Reggae Music Given Protected Status By UNESCO

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Mighty Diamonds Photo Courtesy: YardEdge

UNESCO, the United Nations Educational, Scientific and Cultural Organization, has added reggae music to its list of cultural institutions worthy of protection and preservation.

The genre is now part of a list of over 300 cultural traditions, including Dominican merengue, Slovakian bagpipe music and Vietnamese xoan singing.

Jamaica submitted Reggae to UNESCO for consideration this year as part of the organization’s annual practice of adding to its Representative List of the Intangible Cultural Heritage of Humanity.

 “Its contribution to international discourse on issues of injustice, resistance, love and humanity underscores the dynamics of the element as being at once cerebral, socio-political, sensual and spiritual. The basic social functions of the music – as a vehicle for social commentary, a cathartic practice, and a means of praising God – have not changed, and the music continues to act as a voice for all.” UNESCO said in a statement published on its website.

“Its contribution to international discourse on issues of injustice, resistance, love and humanity underscores the dynamics of the element as being at once cerebral, socio-political, sensual and spiritual. The basic social functions of the music – as a vehicle for social commentary, a cathartic practice, and a means of praising God – have not changed, and the music continues to act as a voice for all.” UNESCO said in a statement published on its website.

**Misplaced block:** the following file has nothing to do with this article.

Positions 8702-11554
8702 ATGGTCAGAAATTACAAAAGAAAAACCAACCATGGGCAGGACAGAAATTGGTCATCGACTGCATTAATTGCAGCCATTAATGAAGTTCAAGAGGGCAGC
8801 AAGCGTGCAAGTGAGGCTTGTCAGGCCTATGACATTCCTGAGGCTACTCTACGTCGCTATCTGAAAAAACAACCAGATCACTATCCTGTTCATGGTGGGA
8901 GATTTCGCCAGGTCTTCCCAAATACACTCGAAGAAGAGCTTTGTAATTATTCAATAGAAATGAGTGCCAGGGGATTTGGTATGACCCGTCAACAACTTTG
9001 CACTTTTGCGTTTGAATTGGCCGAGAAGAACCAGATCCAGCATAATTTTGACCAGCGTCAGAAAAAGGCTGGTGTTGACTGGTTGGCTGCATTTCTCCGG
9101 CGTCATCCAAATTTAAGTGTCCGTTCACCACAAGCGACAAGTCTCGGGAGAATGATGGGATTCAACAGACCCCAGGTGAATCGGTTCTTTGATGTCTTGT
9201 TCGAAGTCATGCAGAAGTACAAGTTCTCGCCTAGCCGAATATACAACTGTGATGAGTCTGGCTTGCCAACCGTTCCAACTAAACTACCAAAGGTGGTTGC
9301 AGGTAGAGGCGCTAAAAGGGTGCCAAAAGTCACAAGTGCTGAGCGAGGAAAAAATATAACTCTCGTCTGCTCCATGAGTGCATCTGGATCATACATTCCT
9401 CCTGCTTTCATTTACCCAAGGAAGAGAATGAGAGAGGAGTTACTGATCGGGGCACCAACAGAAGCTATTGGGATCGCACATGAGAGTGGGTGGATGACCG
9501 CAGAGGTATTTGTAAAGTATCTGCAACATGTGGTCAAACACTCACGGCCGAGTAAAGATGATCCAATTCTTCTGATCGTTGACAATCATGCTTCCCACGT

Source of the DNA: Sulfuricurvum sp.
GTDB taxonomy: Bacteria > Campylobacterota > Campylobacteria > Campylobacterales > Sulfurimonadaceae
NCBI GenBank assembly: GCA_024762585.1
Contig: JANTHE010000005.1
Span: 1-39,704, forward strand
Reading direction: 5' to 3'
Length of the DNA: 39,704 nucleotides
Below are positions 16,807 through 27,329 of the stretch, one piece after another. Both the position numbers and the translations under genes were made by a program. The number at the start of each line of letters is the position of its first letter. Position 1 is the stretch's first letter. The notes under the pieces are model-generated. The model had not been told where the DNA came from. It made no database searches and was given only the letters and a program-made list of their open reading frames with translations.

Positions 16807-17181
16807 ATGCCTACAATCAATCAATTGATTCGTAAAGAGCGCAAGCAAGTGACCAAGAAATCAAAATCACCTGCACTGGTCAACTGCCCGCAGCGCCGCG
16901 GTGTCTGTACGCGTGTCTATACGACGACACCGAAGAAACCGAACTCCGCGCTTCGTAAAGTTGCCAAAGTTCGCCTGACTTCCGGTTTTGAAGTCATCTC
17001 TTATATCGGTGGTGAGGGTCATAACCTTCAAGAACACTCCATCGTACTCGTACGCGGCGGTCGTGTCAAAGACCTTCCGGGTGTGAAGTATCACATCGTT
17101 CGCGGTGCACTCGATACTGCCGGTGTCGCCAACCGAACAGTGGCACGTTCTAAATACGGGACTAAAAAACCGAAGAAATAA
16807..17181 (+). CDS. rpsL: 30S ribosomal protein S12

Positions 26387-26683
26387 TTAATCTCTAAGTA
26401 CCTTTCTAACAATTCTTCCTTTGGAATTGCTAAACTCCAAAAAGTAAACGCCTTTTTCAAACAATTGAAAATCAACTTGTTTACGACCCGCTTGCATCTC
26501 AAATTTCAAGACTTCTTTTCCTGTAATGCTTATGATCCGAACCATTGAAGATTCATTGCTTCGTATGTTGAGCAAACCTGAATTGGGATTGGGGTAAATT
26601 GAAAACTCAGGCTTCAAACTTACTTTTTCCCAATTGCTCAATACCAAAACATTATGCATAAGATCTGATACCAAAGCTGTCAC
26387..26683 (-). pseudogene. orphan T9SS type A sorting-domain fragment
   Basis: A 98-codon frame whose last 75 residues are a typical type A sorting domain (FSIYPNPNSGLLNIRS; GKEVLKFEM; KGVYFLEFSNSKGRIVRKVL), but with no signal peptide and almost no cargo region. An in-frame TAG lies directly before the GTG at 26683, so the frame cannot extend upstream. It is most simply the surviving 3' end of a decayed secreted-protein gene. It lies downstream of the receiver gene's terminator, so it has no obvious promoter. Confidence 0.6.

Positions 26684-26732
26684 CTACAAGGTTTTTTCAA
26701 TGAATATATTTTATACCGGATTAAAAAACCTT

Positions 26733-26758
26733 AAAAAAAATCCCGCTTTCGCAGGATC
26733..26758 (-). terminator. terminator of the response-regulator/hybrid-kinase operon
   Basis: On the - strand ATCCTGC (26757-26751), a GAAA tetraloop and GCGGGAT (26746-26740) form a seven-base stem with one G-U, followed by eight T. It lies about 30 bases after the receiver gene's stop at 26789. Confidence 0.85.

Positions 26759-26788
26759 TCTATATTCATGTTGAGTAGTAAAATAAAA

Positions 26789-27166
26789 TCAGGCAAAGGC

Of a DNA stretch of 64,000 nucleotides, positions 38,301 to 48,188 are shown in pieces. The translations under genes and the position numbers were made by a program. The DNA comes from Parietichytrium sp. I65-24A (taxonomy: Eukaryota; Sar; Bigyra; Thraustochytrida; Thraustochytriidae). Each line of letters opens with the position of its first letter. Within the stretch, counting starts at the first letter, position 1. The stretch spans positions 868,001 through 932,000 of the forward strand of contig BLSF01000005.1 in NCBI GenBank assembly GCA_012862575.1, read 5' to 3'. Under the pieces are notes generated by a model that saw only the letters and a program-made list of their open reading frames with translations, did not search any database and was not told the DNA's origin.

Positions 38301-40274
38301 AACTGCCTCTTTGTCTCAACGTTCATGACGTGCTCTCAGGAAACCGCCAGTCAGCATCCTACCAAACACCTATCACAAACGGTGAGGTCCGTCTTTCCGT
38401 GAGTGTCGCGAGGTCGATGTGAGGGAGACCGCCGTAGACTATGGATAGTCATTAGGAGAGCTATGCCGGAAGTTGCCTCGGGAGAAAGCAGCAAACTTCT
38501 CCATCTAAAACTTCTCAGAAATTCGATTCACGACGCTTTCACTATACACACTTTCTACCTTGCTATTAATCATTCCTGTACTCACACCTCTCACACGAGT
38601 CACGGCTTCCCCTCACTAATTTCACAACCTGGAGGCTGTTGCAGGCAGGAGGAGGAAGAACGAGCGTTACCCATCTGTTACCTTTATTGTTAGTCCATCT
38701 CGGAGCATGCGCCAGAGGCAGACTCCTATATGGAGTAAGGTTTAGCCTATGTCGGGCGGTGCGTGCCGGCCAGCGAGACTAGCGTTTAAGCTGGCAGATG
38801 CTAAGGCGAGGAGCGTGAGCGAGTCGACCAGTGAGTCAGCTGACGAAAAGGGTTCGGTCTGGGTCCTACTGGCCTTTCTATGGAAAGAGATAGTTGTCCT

To mark its inclusion on the list, UNESCO shared a short documentary that examines the history and distinct characteristics of reggae music.

According to the New York Times, Jamaica plans to further protect and preserve the genre by taking steps and implementing policies that will ensure this. Among them are setting up ‘Reggae Only’ radio stations, public exhibitions in museums around the world and the institution of a ‘Reggae Month’, which will take place in February, in commemoration of the birth of Bob Marley, reggae’s most notable icon.

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According to the New York Times, Jamaica plans to further protect and preserve the genre by taking steps and implementing policies that will ensure this. Among them are setting up ‘Reggae Only’ radio stations, public exhibitions in museums around the world and the institution of a ‘Reggae Month’, which will take place in February, in commemoration of the birth of Bob Marley, reggae’s most notable icon.

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